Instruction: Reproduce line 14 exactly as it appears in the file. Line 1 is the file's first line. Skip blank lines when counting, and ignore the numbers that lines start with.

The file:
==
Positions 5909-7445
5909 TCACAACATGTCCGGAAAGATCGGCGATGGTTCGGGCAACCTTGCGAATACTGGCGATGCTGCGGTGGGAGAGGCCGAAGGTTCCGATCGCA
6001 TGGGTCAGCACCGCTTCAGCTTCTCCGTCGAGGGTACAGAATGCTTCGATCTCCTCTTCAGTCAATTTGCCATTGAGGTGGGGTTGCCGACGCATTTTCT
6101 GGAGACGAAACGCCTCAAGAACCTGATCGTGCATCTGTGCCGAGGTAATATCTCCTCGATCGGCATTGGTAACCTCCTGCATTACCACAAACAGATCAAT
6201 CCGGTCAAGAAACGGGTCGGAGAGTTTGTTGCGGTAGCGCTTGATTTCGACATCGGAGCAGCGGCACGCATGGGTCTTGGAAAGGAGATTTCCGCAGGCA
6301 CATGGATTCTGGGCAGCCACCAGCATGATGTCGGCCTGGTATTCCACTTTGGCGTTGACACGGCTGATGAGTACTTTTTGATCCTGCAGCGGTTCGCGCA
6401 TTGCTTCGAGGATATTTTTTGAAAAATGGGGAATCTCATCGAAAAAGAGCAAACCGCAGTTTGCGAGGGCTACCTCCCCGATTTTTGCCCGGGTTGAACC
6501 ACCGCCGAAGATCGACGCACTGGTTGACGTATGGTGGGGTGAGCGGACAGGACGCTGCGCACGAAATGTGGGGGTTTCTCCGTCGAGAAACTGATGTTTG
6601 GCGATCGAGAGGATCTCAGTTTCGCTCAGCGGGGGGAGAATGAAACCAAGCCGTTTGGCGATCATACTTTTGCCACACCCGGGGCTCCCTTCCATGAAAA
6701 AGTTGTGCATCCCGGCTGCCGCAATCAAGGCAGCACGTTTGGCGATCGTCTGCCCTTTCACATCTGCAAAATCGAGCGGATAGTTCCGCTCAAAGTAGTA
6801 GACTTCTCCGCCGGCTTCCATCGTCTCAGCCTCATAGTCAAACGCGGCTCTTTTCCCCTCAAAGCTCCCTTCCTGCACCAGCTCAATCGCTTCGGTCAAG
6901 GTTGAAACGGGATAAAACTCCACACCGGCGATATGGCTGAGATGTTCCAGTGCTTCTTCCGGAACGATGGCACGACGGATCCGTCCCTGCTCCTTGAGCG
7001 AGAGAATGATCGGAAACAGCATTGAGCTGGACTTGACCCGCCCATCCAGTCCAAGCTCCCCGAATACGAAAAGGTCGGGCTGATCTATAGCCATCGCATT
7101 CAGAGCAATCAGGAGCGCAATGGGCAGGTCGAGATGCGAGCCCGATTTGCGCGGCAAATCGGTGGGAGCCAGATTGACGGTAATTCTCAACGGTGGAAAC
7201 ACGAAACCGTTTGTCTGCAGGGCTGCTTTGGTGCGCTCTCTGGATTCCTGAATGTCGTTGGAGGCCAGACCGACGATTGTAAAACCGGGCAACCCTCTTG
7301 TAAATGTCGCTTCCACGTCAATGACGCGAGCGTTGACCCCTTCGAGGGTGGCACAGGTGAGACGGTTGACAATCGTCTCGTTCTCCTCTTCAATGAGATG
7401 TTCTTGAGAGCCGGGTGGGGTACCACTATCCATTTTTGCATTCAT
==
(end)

7101 CAGAGCAATCAGGAGCGCAATGGGCAGGTCGAGATGCGAGCCCGATTTGCGCGGCAAATCGGTGGGAGCCAGATTGACGGTAATTCTCAACGGTGGAAAC